Federal housing funding meant to alleviate an affordability crisis in New York has in some cases been too slowly distributed and could put future funding at risk, an audit released by Comptroller Tom DiNapoli's office found.
The audit reviewed the management of federal funding by Homes and Community Renewal as well as its local administrator. Investigators found the delayed funding could lead to problems for housing relief programs or specific housing projects, and money could be lost as a result due to federal deadlines for COVID-19 relief funds.
“The state continues to navigate the difficult waters of the post-pandemic housing crisis,” DiNapoli said. “We need every dollar available for housing needs in our state, particularly those that can help bolster affordable housing. HCR must work more efficiently to ensure the unprecedented federal relief funds help New Yorkers in need and are not lost because of unnecessary delays and miscommunications.”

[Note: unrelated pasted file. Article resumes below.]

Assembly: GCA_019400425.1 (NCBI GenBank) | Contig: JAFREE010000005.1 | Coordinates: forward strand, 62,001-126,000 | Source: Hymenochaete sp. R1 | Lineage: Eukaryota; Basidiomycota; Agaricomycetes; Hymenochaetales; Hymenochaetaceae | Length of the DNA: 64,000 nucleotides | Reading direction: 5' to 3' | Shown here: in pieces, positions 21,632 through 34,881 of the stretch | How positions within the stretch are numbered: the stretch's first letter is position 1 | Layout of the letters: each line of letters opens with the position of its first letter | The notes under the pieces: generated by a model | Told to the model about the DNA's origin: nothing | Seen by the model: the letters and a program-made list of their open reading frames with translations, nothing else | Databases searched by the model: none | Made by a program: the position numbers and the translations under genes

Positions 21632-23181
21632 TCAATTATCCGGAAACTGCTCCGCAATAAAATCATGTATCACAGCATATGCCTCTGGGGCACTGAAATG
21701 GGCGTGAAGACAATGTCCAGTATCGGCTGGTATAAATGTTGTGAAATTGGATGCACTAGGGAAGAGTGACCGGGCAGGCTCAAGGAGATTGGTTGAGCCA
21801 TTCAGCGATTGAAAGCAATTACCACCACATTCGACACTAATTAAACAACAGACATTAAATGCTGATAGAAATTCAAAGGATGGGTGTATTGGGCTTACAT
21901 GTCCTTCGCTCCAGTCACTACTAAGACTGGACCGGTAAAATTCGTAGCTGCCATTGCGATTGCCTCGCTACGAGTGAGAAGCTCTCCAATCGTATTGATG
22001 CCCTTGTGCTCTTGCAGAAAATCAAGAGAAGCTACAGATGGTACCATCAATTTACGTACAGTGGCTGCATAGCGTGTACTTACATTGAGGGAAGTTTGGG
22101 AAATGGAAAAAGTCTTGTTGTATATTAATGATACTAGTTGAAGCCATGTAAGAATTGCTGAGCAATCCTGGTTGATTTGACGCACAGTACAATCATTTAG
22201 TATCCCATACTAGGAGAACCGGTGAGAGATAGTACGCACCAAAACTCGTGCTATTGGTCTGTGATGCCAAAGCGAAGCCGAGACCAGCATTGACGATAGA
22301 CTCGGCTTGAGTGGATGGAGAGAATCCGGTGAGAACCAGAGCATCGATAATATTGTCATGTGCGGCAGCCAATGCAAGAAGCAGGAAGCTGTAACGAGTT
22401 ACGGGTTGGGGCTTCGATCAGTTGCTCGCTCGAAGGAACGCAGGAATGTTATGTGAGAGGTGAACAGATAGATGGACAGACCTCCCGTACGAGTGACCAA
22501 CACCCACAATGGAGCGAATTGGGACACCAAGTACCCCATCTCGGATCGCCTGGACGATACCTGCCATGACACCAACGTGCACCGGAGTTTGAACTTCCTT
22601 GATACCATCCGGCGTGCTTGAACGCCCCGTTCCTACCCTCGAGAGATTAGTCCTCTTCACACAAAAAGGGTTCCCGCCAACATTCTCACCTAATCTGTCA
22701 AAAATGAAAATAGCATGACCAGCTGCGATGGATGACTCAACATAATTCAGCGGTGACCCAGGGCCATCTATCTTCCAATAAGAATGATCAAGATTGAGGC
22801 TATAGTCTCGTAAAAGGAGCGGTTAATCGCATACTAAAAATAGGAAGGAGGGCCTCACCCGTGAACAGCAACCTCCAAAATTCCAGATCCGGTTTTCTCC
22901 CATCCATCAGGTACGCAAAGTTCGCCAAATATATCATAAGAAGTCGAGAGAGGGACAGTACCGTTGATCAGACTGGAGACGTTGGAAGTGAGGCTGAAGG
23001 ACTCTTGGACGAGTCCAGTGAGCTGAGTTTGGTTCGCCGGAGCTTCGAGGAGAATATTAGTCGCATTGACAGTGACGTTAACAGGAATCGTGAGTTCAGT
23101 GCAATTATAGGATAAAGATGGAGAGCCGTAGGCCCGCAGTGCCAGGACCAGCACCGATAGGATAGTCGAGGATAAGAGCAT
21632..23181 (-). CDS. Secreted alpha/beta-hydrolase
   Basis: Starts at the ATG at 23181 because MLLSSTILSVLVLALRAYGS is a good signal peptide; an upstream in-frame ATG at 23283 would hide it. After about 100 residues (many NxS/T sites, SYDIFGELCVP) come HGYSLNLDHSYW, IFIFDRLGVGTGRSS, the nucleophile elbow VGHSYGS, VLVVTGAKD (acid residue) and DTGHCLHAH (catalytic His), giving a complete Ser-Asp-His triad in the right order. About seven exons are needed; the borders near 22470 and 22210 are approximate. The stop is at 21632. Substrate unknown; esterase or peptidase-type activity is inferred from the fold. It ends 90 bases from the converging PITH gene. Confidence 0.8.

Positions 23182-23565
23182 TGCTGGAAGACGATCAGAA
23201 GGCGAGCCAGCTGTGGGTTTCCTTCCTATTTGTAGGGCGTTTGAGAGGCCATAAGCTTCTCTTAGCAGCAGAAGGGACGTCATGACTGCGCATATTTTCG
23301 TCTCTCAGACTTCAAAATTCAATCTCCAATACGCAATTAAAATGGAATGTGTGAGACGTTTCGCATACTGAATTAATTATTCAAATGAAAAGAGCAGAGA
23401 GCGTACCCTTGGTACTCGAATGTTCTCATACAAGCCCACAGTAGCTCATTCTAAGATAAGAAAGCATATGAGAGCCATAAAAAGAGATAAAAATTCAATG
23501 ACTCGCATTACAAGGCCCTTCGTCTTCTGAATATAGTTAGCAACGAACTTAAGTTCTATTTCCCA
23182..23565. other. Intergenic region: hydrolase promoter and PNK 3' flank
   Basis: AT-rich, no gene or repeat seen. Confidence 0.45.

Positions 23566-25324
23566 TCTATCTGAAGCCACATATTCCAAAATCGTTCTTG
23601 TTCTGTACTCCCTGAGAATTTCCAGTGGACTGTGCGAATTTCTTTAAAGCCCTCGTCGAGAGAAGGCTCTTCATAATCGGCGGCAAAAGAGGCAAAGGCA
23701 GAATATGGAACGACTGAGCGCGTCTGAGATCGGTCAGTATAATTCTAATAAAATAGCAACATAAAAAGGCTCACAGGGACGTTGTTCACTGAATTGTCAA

New York's housing programs have received hundreds of millions of dollars in federal aid for affordable housing programs, including $244 million for community development block grants and $127 million in funding through COVID relief aid.
And New York received an additional $93 million in COVID relief aid with a funding agreement through 2030.
But the use of the money is governed by set time frames, especially under money made available through emergency COVID relief programs.
DiNapoli's office recommended housing relief programs work with local administrators to make sure funding that is tied to COVID relief is being spent in a timely manner and reduce delays in completing the work.
The audit also recommended improving internal controls over the administration of community development block grants and better monitoring of contractors.